Hamptons Soul: Embrace the Quiet

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Father Constantine Lazarakis of the Greek Orthodox Congregation, and Jewish Center of the Hamptons Rabbi Josh Franklin speak on the value of silence during this quiet time of year on the East End.

Rabbi Josh Franklin
Rabbi Josh Franklin

Rabbi Josh Franklin

During summers in the Hamptons, residents complain constantly about the traffic, the lines at the supermarkets, and how difficult it is to get a reservation at a restaurant. In the winter, the common complaint we hear is the opposite: “It’s too quiet!” For many people, the lingering sense of quiet feels disconcerting. When you live out here full time, though, you learn to embrace the blessings of the quiet.

When I resided in New York City, I never really had any sense of silence in my street-side five-story walkup on the Upper East Side. There was always a car horn, an ambulance siren, trash truck, loud neighbor, or some ambient noise that permeated every second of my life. New York City is an experience of constant stimulation. With all the sights and sounds, you are bombarded by stimuli. It’s hard to experience the blessings of quiet when the world around us is too noisy.

Silence isn’t just a lack of sound, rather it’s the sound of a pregnant nothing. In Jewish mysticism, there is a concept called “ayin,” which is an emptiness that is full of possibilities, a silence that isn’t empty or barren, but fills us with endless blessing.

The idea of ayin might best be illustrated by the story of a piece of music called “4’33,” composed by John Cage. At its premiere, John Cage sat down at the piano, raised his hands over the keyboard, and sat immobile for 4 minutes and 33 seconds, then lowered his hands. Cage explained that music is composed of two elements, notes and rests. Bach, Mozart, and Beethoven have written music made up entirely of notes, so I composed one piece entirely of rests. There is an art to silence, and in silence, we have the potential to see the world and ourselves differently.

As we continue on into the winter season, don’t fight the quiet, lean into it. Embrace the sound of silence. Susan Cain, author of the book Quiet: The Power of Introverts in a World that Can’t stop Talking, notes that data from recent studies show people learn better after a quiet stroll through the woods than after a noisy walk down a city street. In embracing the quiet, find an empty beach to walk along, or perhaps go explore one of the many Hamptons hiking trails (there are no ticks in the winter). Even for extroverts like me, people need quiet, and there’s perhaps no better place or time to find it than a Hamptons winter.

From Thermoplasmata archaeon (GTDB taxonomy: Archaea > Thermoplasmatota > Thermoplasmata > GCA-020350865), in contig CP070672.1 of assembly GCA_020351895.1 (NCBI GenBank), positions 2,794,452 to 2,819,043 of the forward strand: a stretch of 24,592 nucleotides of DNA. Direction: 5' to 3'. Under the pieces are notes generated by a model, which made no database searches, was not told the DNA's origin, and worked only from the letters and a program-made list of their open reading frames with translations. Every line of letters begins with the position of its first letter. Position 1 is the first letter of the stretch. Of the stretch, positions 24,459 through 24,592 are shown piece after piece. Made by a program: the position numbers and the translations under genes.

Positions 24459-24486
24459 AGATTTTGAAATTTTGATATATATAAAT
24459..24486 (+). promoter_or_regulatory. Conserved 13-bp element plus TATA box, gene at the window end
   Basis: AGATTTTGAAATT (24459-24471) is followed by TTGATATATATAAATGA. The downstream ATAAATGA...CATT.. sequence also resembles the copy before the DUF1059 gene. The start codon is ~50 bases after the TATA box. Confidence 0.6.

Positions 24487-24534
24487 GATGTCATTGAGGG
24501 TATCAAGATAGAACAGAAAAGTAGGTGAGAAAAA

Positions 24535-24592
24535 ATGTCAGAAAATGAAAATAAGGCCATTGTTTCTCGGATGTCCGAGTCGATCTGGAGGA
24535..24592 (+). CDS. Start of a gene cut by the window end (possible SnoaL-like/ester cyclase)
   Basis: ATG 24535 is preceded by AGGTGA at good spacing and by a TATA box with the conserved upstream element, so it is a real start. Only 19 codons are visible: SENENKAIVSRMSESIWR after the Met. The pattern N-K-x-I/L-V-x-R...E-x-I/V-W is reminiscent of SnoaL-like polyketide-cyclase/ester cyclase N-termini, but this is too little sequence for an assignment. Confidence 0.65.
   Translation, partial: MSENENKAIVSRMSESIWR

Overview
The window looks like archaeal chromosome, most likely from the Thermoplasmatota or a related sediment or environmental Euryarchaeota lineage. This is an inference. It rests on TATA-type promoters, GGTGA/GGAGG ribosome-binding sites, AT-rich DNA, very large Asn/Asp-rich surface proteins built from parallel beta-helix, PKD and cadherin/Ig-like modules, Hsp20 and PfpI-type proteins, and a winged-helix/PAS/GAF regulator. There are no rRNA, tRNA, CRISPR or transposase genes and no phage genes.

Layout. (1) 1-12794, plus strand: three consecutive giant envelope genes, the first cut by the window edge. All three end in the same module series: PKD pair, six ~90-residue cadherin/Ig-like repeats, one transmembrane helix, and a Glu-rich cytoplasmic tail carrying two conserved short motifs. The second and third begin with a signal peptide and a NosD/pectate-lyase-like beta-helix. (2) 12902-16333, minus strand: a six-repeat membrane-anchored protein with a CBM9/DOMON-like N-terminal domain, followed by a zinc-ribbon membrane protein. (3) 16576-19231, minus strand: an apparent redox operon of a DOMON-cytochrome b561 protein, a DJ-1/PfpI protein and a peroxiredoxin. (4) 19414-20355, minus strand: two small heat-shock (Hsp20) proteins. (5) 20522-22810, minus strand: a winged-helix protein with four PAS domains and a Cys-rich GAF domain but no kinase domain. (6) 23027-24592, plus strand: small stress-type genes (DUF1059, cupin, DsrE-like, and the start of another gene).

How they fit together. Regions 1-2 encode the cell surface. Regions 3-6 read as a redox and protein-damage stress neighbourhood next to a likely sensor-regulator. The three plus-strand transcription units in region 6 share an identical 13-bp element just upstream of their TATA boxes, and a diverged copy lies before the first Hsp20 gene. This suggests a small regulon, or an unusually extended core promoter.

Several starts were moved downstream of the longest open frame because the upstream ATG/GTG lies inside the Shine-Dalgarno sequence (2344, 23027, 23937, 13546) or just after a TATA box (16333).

Father Constantine Lazarakis
Father Constantine Lazarakis

Father Constantine Lazarakis

I’ve often thought of the time we find ourselves in now as the hard part of the winter. Summer crowds are all but forgotten, the Christmas festivities all done, New Year resolutions have, by now, either gone the way of good intentions, or become part of our routine. Even the weekenders are down South or out West. The East End is cold and quiet. Most of us either can’t wait to get away or can’t wait for spring. But it occurs to me that, if we are willing accept it, there is something very valuable in this hard part of the winter.

The great (if also controversial) Catholic luminary, Thomas Merton said, ”In a world of noise, confusion and conflict it is necessary that there be places of silence… In such places, love can blossom.” Unfortunately, our current cultural norms have made silence and stillness almost unattainable. Our phones and watches ping all day, we feel an absurd compulsion to respond to every notification immediately, and when we are not distracted, we are ironically unsettled. Our addiction to distraction has made silence unsettling, and we are terrified of being unproductive in moments when we are not engaged in some activity. And everyone has to have (and articulate) an opinion about everything.

A prominent Orthodox Christian theologian, Kalistos Ware, writes, “Silence is not merely negative — … a temporary cessation of speech — but… it is highly positive: an attitude of attentive alertness, of vigilance, and above all, of listening.” In silence, we can come to understand our truest selves. In our truest selves, we can come to know God. In knowing God, we can learn to REALLY love. Why not let the cold and quiet winter of the East End be a time when we learn to listen and to love? Embrace the silence.

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